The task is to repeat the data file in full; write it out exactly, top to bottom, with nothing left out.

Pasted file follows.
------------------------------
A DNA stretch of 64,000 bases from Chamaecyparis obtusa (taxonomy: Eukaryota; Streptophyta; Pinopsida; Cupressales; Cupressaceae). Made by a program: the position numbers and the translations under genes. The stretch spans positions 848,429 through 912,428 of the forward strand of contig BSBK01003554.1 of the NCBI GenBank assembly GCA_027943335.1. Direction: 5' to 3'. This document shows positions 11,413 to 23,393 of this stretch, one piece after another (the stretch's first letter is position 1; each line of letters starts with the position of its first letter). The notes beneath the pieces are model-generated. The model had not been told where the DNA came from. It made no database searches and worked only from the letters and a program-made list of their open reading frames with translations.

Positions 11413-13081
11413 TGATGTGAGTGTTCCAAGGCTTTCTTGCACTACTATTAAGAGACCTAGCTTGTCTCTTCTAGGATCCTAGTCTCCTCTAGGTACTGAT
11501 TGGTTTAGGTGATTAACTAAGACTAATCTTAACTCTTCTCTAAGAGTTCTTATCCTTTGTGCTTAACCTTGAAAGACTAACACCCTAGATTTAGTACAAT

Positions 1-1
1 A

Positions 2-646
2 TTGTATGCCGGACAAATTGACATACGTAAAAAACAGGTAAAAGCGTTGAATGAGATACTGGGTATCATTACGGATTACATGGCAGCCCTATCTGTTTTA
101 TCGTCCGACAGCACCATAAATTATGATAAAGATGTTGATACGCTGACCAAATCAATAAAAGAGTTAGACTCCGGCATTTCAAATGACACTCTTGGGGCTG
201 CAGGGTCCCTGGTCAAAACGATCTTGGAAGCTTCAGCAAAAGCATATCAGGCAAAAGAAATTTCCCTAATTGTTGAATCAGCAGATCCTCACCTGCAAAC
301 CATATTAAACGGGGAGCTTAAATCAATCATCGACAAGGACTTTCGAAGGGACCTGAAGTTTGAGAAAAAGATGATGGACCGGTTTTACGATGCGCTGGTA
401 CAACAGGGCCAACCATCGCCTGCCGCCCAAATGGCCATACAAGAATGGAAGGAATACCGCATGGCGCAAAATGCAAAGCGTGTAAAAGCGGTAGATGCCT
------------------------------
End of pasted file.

A DNA stretch of 64,000 bases from Chamaecyparis obtusa (taxonomy: Eukaryota; Streptophyta; Pinopsida; Cupressales; Cupressaceae). Made by a program: the position numbers and the translations under genes. The stretch spans positions 848,429 through 912,428 of the forward strand of contig BSBK01003554.1 of the NCBI GenBank assembly GCA_027943335.1. Direction: 5' to 3'. This document shows positions 11,413 to 23,393 of this stretch, one piece after another (the stretch's first letter is position 1; each line of letters starts with the position of its first letter). The notes beneath the pieces are model-generated. The model had not been told where the DNA came from. It made no database searches and worked only from the letters and a program-made list of their open reading frames with translations.

Positions 11413-13081
11413 TGATGTGAGTGTTCCAAGGCTTTCTTGCACTACTATTAAGAGACCTAGCTTGTCTCTTCTAGGATCCTAGTCTCCTCTAGGTACTGAT
11501 TGGTTTAGGTGATTAACTAAGACTAATCTTAACTCTTCTCTAAGAGTTCTTATCCTTTGTGCTTAACCTTGAAAGACTAACACCCTAGATTTAGTACAAT

Positions 1-1
1 A

Positions 2-646
2 TTGTATGCCGGACAAATTGACATACGTAAAAAACAGGTAAAAGCGTTGAATGAGATACTGGGTATCATTACGGATTACATGGCAGCCCTATCTGTTTTA
101 TCGTCCGACAGCACCATAAATTATGATAAAGATGTTGATACGCTGACCAAATCAATAAAAGAGTTAGACTCCGGCATTTCAAATGACACTCTTGGGGCTG
201 CAGGGTCCCTGGTCAAAACGATCTTGGAAGCTTCAGCAAAAGCATATCAGGCAAAAGAAATTTCCCTAATTGTTGAATCAGCAGATCCTCACCTGCAAAC
301 CATATTAAACGGGGAGCTTAAATCAATCATCGACAAGGACTTTCGAAGGGACCTGAAGTTTGAGAAAAAGATGATGGACCGGTTTTACGATGCGCTGGTA
401 CAACAGGGCCAACCATCGCCTGCCGCCCAAATGGCCATACAAGAATGGAAGGAATACCGCATGGCGCAAAATGCAAAGCGTGTAAAAGCGGTAGATGCCT